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Appropriability and Commercialization: Evidence from MIT Inventions

  • Emmanuel Dechenaux


    (Department of Economics, Kent State University, Kent, Ohio 44242)

  • Brent Goldfarb


    (Robert H. Smith School of Business, University of Maryland, College Park, Maryland 20742)

  • Scott Shane


    (Department of Economics, Case Western Reserve University, Cleveland, Ohio 44106)

  • Marie Thursby


    (College of Management, Georgia Institute of Technology and NBER, Atlanta, Georgia 30308)

The effects of appropriability on invention have been well studied, but there has been little analysis of the effect of appropriability on the commercialization of existing inventions. Exploiting a database of 805 attempts by private firms to commercialize inventions licensed from the Massachusetts Institute of Technology (MIT) between 1980 and 1996, we explore the influence of several appropriability mechanisms on the commercialization and termination of projects to develop products based on university inventions. Our central hypothesis is that the relationship between a licensee's decision to either terminate or commercialize the invention is driven by the current market value of the invention, as well as the option value of delaying its commercialization. We use a competing risks framework that allows for nonparametric heterogeneity and correlated risks. We find that better appropriability in the sense of more effective patent strength and secrecy has a strong negative effect on the hazard of license termination. The effectiveness of learning has a strong positive effect on the hazard of technology commercialization, while lead time has a negative effect.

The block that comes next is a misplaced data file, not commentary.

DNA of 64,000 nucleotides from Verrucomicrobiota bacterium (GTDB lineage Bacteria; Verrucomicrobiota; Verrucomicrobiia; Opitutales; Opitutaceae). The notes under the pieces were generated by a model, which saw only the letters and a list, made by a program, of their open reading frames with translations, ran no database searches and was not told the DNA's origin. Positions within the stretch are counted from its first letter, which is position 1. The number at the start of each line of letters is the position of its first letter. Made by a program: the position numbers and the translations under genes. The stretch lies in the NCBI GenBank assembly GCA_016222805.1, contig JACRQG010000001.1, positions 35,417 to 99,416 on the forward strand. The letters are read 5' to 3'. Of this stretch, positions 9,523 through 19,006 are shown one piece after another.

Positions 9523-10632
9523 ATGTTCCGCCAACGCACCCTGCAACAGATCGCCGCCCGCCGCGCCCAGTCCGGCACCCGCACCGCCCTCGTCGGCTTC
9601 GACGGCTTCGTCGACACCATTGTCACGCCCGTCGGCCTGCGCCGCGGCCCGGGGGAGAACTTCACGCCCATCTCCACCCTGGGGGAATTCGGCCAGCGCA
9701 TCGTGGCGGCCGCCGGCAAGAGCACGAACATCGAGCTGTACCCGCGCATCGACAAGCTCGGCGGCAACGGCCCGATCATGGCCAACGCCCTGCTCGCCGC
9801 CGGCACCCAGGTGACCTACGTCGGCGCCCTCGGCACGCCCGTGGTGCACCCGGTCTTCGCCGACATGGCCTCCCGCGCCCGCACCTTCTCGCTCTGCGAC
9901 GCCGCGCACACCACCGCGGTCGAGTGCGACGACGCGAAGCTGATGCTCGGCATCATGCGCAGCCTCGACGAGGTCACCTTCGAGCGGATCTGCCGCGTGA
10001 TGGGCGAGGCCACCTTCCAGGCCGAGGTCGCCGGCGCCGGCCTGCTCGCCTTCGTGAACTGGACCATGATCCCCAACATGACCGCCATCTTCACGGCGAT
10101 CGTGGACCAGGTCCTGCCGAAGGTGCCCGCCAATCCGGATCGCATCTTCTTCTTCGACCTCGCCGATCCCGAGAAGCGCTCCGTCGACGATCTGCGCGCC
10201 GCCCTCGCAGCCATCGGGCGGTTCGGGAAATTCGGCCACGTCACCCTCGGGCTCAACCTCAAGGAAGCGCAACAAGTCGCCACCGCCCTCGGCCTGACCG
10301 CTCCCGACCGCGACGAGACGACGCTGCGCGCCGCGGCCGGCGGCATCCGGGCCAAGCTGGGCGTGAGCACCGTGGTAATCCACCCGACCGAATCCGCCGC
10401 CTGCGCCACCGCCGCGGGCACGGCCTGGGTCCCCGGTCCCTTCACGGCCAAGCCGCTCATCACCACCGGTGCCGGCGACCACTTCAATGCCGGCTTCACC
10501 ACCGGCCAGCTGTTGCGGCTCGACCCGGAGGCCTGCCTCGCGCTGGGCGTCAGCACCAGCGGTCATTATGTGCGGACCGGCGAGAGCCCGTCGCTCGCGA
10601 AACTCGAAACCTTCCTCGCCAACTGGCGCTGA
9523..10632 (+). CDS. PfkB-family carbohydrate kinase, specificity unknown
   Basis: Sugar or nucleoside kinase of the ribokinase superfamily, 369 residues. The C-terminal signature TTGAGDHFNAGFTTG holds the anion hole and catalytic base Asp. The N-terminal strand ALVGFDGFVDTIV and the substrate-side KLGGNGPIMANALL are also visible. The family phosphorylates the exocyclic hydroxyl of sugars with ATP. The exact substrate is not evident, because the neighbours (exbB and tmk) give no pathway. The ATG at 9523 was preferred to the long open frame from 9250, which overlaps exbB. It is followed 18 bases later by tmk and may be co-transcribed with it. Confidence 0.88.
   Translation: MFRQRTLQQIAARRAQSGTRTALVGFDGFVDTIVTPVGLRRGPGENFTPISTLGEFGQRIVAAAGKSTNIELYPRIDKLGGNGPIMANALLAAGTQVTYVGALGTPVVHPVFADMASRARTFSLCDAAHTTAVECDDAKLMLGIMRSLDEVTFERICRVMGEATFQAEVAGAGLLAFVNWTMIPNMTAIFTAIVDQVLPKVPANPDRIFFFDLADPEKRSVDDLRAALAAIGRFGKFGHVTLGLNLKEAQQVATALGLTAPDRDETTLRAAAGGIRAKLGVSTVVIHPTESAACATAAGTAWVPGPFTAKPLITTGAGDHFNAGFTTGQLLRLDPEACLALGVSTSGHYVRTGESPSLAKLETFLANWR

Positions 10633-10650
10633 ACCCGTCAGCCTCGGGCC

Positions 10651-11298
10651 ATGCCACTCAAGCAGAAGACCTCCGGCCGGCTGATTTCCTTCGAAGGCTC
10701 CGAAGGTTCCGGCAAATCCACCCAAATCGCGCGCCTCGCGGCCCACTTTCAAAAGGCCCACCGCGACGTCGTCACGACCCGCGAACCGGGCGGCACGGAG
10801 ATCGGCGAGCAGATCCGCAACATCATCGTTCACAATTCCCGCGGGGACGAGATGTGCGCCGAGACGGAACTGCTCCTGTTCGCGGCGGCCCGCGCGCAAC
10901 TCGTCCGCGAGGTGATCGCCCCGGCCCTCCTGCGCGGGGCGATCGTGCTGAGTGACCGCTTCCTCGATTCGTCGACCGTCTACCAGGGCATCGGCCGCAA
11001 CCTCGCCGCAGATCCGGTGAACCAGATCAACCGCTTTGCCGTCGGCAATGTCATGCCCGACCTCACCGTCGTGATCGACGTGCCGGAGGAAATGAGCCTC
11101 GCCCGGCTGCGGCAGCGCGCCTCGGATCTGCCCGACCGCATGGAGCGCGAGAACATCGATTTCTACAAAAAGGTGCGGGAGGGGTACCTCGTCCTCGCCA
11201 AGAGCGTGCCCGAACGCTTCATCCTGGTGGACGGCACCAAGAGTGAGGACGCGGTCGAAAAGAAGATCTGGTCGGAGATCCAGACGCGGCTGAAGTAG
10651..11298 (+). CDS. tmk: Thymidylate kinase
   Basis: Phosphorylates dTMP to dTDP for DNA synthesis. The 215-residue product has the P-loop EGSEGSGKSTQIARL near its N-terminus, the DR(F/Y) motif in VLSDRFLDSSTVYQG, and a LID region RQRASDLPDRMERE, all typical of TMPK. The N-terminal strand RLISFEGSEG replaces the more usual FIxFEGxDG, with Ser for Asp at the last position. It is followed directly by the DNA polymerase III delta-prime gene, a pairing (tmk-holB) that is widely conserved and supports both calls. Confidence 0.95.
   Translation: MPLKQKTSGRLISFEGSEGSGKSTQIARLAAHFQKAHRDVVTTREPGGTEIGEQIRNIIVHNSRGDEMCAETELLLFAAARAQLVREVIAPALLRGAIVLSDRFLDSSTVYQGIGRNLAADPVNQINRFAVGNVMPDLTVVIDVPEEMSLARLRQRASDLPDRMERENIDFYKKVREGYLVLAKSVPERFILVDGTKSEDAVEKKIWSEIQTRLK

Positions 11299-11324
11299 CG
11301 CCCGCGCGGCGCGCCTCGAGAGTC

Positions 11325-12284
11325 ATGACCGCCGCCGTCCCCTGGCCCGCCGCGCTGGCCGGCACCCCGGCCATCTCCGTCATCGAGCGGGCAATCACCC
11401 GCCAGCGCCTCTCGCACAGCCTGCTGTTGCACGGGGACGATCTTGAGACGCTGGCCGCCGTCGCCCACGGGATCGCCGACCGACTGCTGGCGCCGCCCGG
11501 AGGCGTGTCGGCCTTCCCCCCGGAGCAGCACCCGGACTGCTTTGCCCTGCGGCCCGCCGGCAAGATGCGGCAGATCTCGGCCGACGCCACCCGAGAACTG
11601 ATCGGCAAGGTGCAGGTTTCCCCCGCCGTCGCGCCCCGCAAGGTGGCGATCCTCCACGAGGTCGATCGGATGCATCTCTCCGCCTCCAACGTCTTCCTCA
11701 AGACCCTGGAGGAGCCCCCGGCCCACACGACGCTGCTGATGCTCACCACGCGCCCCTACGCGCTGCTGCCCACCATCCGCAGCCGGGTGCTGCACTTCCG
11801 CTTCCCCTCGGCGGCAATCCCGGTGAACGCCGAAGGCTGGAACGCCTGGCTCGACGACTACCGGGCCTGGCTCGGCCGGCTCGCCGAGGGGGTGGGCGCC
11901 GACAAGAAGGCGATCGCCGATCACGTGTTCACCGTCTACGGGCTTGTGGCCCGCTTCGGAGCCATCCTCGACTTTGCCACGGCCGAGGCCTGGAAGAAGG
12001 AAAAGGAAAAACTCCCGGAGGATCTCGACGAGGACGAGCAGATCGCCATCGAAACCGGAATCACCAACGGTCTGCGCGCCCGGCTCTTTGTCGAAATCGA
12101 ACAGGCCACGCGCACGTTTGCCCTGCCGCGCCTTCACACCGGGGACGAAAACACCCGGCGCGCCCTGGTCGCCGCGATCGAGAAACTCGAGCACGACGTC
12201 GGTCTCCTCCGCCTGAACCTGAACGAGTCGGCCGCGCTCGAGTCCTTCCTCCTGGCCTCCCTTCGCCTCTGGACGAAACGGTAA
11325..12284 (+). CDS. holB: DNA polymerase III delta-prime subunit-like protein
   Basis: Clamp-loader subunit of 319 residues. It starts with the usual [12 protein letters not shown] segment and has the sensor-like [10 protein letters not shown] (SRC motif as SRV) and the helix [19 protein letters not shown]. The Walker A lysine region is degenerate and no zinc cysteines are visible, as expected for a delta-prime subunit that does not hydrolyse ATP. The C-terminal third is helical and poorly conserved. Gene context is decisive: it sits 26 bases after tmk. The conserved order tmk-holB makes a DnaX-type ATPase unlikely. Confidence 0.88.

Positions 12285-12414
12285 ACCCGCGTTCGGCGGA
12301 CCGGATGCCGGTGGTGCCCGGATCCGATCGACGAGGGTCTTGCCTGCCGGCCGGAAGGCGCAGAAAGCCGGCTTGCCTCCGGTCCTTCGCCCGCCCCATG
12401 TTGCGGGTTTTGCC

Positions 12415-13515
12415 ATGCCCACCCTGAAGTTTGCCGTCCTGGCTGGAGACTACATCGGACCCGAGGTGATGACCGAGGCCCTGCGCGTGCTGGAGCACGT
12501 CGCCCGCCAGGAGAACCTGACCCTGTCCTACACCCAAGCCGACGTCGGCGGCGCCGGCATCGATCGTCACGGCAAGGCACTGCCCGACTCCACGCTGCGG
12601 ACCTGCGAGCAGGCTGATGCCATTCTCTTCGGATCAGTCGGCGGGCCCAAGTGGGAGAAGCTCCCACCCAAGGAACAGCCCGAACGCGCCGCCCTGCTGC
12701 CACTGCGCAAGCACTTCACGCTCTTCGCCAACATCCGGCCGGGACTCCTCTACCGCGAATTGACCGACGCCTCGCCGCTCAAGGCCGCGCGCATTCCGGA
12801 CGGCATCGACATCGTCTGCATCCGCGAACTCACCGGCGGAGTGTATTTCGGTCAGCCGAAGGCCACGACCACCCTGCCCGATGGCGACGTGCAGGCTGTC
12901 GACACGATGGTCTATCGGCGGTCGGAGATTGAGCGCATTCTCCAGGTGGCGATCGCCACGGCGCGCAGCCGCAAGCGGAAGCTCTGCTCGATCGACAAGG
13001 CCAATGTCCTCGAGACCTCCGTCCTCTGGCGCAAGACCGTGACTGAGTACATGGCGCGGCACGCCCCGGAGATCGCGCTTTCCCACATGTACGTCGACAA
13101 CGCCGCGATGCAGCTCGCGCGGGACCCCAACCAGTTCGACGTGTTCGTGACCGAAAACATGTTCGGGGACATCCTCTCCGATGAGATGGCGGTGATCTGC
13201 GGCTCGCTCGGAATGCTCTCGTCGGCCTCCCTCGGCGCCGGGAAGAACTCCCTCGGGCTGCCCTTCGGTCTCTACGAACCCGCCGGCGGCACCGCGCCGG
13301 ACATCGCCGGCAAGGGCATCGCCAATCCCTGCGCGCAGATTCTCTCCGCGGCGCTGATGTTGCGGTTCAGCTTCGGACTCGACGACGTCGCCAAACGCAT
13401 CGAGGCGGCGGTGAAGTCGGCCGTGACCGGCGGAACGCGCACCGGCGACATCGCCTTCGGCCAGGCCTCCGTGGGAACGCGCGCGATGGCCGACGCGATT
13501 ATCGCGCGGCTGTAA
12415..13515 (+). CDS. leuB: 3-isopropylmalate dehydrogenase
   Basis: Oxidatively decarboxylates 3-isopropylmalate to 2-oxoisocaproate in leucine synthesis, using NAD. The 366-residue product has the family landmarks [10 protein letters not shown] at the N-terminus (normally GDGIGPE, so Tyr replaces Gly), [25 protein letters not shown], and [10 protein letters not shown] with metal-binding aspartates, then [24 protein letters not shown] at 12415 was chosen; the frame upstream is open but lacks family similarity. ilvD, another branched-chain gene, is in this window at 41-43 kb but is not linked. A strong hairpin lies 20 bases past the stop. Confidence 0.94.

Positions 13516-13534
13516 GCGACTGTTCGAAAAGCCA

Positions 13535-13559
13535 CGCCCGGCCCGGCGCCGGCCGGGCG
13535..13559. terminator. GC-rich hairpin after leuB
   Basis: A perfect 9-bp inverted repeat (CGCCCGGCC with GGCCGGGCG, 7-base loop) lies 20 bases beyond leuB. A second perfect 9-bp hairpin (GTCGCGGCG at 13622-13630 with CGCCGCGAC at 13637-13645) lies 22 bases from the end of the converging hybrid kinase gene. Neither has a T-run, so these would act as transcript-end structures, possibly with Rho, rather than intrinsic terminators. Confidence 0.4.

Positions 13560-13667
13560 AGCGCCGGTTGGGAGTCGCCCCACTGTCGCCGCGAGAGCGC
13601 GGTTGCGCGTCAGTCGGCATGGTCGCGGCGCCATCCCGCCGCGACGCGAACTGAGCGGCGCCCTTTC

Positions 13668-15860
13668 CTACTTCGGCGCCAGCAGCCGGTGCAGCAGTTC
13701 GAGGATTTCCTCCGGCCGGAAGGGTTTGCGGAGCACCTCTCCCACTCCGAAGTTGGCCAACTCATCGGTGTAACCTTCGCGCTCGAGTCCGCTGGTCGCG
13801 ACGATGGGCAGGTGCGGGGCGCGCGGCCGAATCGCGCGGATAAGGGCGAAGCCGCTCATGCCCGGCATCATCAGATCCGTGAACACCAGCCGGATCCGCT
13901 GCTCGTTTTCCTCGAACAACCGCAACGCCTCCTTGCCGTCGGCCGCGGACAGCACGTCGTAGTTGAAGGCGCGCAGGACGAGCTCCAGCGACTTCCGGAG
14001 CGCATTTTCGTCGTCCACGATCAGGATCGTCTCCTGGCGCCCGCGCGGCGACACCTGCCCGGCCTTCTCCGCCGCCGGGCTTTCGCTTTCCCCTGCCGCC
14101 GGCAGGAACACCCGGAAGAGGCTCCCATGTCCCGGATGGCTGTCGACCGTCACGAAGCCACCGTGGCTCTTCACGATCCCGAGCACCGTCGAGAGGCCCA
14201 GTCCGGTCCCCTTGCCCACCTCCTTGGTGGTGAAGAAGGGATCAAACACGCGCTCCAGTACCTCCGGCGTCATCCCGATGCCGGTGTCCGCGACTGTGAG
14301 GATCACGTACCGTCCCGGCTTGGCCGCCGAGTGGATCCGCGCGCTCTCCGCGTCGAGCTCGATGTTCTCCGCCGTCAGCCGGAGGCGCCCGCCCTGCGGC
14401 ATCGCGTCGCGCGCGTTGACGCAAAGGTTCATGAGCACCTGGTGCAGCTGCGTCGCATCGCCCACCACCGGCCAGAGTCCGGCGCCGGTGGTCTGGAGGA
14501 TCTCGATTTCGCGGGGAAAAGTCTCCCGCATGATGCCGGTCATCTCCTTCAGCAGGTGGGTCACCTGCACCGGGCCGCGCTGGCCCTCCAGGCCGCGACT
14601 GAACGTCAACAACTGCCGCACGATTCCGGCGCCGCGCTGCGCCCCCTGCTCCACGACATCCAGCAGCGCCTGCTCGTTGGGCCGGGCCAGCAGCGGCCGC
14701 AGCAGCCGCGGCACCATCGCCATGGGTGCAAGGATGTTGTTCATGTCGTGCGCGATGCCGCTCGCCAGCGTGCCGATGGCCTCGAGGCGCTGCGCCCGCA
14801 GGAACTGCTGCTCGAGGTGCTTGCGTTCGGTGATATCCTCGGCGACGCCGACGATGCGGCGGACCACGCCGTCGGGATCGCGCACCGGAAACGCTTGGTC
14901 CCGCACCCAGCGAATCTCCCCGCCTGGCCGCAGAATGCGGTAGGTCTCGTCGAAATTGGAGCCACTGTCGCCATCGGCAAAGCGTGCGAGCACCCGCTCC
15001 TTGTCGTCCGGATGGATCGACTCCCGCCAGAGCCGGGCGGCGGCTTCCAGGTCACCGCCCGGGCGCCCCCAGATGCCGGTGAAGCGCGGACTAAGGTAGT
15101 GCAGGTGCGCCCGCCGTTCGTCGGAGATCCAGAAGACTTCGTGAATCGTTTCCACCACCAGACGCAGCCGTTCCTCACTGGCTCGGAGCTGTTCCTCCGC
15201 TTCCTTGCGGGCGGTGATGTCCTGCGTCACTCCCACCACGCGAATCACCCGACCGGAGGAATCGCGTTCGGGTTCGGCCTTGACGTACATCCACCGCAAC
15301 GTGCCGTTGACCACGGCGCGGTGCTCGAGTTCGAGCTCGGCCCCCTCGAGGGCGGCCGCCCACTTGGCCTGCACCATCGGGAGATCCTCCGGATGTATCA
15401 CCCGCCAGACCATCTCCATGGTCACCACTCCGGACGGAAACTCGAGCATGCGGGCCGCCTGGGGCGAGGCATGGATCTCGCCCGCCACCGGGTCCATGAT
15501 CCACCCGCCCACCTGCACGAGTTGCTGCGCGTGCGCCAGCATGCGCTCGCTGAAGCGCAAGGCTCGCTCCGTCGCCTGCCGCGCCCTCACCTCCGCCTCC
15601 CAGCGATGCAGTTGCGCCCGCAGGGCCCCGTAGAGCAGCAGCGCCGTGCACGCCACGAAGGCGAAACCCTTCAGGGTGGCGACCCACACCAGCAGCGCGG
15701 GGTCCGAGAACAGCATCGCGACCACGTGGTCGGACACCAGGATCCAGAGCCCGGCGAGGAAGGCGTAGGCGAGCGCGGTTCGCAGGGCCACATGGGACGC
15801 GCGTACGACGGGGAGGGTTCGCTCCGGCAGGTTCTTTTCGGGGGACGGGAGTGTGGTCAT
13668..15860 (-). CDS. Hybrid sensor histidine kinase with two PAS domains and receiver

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Article provided by INFORMS in its journal Management Science.

Volume (Year): 54 (2008)
Issue (Month): 5 (May)
Pages: 893-906

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Handle: RePEc:inm:ormnsc:v:54:y:2008:i:5:p:893-906
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